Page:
Stephen King is the inexplicable winner of this year’s prestigious O. Henry first prize, for a fair-to-middling psychological horror story, ”The Man in the Black Suit,” in which a young boy goes fishing and meets the devil. Perhaps this was a dry year for American short-fiction writers? Clearly not, as the 19 other stories included in Prize Stories 1996: The O. Henry Awards are, overall, rich and eclectic. Works by big names include Jane Smiley’s ”The Life of the Body,” a strangely magnificent tale of a housewife who learns she is pregnant by her lover, and Alice Adams’ humorous ”His Women,” about a macho Citadel graduate who is nevertheless a cuckold. Writers to discover include Ralph Lombreglia (noted for that rare thing, a good and hilarious Internet love story) and Tom Paine (cited for an old-fashioned shipwreck tale with a brilliant political twist). In his final edition as the series’ editor, 30-year veteran William Abrahams makes good on the reader-friendly promise that each story possess ”its own thumbprint — its own individual identity.” A-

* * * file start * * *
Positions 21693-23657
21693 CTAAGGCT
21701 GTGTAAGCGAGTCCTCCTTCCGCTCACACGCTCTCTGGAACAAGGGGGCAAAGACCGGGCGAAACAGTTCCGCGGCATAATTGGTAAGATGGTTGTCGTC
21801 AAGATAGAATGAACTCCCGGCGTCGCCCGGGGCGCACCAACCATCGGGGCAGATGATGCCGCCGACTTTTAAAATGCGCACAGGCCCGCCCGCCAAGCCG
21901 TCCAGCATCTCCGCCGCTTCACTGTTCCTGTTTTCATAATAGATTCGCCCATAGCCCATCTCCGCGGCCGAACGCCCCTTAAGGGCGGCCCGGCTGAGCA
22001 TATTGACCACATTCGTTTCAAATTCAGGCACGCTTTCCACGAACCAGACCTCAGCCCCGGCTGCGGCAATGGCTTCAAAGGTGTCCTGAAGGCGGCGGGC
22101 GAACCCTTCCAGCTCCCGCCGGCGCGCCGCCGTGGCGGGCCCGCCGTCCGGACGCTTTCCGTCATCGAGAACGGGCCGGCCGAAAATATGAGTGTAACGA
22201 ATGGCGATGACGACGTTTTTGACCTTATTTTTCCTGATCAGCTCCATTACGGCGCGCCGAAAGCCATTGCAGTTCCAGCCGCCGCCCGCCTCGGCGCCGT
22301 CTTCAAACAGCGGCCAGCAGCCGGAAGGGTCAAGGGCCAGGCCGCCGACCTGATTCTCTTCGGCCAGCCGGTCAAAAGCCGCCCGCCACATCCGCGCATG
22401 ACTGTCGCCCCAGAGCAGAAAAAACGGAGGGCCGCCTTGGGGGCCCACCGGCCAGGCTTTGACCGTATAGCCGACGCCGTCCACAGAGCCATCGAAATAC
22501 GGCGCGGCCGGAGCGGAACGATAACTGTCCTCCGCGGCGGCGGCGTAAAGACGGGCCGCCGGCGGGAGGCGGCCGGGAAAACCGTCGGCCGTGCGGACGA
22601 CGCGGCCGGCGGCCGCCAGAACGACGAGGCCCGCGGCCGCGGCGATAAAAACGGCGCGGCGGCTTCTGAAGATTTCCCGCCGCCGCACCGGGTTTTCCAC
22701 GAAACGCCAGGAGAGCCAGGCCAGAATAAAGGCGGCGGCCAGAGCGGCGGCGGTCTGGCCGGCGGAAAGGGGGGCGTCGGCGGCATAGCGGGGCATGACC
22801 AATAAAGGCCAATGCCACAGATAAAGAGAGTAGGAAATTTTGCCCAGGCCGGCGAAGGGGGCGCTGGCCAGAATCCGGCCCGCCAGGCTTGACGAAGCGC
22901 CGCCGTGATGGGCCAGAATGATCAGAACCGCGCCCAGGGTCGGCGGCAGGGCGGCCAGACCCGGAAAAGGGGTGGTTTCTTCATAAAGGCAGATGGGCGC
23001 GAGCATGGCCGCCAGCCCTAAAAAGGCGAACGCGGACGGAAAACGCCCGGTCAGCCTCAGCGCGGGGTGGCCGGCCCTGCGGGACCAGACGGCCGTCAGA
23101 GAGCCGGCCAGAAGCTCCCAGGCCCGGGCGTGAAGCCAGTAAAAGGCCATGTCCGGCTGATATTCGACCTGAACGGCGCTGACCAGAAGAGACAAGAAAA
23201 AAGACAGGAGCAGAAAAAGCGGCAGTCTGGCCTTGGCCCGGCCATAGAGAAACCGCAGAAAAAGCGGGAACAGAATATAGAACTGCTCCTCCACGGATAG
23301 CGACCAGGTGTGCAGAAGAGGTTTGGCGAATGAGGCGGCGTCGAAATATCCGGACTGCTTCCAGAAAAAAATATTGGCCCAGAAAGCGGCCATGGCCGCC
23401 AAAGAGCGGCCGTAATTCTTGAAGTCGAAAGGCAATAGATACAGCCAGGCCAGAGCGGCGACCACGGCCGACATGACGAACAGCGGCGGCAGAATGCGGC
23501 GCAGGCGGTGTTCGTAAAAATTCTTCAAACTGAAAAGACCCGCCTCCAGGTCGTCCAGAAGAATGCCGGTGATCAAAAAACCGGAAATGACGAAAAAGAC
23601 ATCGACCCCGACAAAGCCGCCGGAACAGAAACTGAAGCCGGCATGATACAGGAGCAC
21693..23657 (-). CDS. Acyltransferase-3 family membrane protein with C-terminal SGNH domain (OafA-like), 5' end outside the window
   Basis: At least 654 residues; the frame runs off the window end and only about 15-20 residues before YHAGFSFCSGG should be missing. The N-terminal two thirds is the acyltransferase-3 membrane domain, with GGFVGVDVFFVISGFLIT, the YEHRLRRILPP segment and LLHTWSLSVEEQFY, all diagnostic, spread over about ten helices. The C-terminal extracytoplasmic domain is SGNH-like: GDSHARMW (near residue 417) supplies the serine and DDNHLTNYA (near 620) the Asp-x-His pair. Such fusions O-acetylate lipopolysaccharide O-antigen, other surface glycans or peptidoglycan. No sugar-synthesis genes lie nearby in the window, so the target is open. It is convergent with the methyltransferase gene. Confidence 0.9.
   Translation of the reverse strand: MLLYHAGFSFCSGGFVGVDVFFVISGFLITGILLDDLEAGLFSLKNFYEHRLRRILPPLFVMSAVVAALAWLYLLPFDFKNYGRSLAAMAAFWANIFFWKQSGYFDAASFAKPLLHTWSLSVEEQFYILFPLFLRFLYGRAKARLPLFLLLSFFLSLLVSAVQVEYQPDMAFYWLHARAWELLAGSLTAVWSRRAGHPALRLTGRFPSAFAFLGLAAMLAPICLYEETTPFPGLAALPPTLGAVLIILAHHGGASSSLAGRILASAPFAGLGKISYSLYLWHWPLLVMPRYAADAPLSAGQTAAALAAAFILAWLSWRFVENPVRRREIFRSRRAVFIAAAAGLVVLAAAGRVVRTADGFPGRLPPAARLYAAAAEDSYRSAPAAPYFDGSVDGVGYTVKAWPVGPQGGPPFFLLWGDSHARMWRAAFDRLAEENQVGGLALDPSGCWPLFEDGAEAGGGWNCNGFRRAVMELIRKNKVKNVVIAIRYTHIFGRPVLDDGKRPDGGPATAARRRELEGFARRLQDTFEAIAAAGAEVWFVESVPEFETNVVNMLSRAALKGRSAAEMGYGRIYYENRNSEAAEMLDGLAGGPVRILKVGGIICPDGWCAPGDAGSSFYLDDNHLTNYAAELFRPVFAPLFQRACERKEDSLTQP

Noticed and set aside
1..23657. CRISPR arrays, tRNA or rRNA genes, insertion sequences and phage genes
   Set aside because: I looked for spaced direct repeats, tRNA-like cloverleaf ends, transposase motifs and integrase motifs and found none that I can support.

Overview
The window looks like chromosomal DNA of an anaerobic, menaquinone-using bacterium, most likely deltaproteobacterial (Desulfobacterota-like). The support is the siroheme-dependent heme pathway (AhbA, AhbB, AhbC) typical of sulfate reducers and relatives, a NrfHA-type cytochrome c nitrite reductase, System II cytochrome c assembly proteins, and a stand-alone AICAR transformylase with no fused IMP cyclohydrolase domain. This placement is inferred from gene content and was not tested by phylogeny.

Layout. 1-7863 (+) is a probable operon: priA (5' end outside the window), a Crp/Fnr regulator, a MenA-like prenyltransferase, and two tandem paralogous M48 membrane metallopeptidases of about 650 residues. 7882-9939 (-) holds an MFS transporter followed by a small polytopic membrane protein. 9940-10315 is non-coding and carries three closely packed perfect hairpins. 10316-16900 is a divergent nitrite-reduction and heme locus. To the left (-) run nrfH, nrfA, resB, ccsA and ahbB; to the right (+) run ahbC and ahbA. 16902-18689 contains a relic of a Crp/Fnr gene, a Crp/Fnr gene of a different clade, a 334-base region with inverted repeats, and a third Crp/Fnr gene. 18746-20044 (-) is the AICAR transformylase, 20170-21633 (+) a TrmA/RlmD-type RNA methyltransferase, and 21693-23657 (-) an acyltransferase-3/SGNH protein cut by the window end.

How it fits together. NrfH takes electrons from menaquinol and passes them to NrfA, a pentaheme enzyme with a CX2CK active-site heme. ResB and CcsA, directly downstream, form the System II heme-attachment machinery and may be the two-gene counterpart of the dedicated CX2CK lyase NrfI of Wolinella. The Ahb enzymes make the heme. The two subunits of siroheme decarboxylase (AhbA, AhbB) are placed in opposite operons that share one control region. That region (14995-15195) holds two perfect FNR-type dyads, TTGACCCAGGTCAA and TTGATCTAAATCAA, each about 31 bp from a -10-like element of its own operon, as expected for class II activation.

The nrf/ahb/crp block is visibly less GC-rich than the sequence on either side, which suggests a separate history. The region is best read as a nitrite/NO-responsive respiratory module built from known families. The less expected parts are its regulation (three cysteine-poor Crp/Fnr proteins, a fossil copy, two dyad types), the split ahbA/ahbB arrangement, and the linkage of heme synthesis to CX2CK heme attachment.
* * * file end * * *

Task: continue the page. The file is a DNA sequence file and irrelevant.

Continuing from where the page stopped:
Prize Stories 1996: The O. Henry Awards Stephen King is the inexplicable winner of this year's prestigious O. Henry first prize, for a fair-to-middling psychological horror story, ''The Man...Prize Stories 1996: The O. Henry AwardsShort Stories, FictionWilliam Abrahams Stephen King is the inexplicable winner of this year's prestigious O. Henry first prize, for a fair-to-middling psychological horror story, ''The Man...1996-05-10
Genre: Short Stories, Fiction; Author: William Abrahams
Posted May 10 1996 — 12:00 AM EDT
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